Alas, it was not long before the hysteria evaporated, and the reality of the true state of affairs set in. The newly minted politicians betrayed society’s trust and became the biggest wrecking ball of everything we are trying to build. They plowed through the wilderness and wouldn’t stop to ask for directions, and trying to flag them down to change course was like pushing a boulder up the hill: unemployment, especially among the youth spiraling out of control, the re-emergence of social protests against liberation icons, persistent inequality, crime, erosion of trust in key institutions, corruption, poor institutional capacity and leadership, theft of state resources, scandals, bribery, nepotism, you name it.  

And even as the government faltered, a hopeful and optimistic people that we are, we kept the faith, confident that the next day was going to be better than the day before. You can blow smoke up people’s backsides only for so long. At some point, they’ll figure out what is going on, and we are at that inflection point where we no longer believe the lies, the apartheid bogeyman, the empty promises, the ministerial task teams, the inconsequential plans and frameworks, and the language of deceit and obfuscation. 

Government contracts began to have names on them, jobs and BEE opportunities were reserved for cadres, and honest, hardworking everyday South Africans, who live by the rules and pay what they owe, were increasingly shafted.  As they say in Angola, if you want to eat, you must know someone in the kitchen. I talk to regular folks from all walks of life in my community, and terrifyingly, some of them say to me that life was better under apartheid, because at least we could get jobs and feed our families.  And you know we are in deep trouble when people are prepared to give up their freedoms and civil liberties just so they can have a job.  This is a terrible indictment on all of us as a civilised society.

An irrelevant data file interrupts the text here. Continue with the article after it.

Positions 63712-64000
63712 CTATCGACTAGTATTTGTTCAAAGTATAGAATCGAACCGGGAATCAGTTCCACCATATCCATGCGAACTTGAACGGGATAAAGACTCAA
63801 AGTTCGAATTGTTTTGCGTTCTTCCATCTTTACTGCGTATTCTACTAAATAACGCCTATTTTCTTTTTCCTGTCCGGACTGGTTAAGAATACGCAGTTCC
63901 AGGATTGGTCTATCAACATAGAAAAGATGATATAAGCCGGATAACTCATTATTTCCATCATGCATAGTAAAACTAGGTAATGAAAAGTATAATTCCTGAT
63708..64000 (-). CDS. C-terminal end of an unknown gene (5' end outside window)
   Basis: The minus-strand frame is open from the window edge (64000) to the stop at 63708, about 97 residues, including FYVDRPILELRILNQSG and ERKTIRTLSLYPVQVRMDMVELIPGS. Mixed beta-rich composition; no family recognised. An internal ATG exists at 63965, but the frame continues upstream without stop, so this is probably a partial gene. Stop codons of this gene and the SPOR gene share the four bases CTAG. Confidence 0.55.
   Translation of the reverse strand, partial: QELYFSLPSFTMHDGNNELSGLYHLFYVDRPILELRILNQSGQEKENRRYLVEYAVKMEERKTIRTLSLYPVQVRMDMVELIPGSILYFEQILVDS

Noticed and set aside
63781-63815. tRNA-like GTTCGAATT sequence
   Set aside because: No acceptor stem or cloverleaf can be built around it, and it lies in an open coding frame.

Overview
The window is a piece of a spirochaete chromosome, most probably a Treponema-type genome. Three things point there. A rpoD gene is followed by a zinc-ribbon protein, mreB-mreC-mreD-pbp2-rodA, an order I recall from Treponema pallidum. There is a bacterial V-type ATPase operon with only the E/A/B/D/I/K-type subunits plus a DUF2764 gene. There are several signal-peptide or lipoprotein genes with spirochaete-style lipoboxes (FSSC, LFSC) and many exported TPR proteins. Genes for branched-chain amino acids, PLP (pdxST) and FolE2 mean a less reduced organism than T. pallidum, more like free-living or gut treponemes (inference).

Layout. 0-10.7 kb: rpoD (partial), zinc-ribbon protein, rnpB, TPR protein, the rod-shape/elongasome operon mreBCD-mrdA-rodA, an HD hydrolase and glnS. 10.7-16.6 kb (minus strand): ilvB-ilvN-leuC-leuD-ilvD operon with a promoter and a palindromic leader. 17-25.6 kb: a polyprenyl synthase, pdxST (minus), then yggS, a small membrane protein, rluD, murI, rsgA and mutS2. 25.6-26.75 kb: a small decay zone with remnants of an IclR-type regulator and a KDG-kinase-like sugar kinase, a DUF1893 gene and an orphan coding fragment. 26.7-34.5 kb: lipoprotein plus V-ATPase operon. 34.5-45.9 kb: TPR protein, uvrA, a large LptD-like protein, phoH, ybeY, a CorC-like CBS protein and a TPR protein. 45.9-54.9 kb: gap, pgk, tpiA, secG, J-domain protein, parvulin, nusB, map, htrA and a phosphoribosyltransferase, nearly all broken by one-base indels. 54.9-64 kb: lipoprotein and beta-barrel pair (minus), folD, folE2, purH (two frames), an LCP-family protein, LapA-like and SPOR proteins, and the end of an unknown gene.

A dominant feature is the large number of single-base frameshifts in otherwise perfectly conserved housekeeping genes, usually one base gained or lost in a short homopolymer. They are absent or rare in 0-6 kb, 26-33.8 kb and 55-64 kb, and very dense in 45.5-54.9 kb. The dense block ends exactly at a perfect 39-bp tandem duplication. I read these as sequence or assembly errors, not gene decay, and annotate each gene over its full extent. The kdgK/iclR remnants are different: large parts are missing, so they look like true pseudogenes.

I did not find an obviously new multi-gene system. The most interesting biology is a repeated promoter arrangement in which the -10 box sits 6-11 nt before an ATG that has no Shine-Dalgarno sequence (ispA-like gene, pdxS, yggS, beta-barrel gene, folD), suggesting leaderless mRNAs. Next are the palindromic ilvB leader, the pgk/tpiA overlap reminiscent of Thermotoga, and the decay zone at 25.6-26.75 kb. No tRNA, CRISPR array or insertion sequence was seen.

The question that arises therefore is, how do we first as citizens, and second, as members of various formations such as the hunting sector, take a strong and undiluted stand against these dangers to our democracy, and to our values? How do we do this robustly, without being timid, without walking on eggshells, tip-toeing around the issues or being overly cautious and self-censoring? How do we as leaders, put the country first in the face of adversity and ignore the possible backlash and the usual labels, the bourgeoisie, counter-revolutionaries, the racists?  How do we break barriers, build bridges, and not walls, to enable constructive engagement in the interest of our collective prosperity as a nation?

After all this is our country, yours and mine. Everything we do, every day, must have at its core, the objective of leaving this country better than we found it.  This is after all, a country that we do not inherit from our ancestors, but one that we borrow from the future of our children.

In thinking about these questions, my answer is unequivocal: “lojale verset”. The concept, first conceived by NP van Wyk Louw in the 1930s, is as relevant today as it was all those years ago. The hunting sector, and indeed each and every one of us, should find creative and innovative ways to locate ourselves between the tensions of loyalty and resistance. Civil society and industry organisations such as PHASA should push back hard, and never take their foot off the gas pedal. Some of the best patriots are those who speak up and push back when governments go astray, not out of verset for the sake of it, but out of “lojaliteit” to the principles on which we as a country were founded.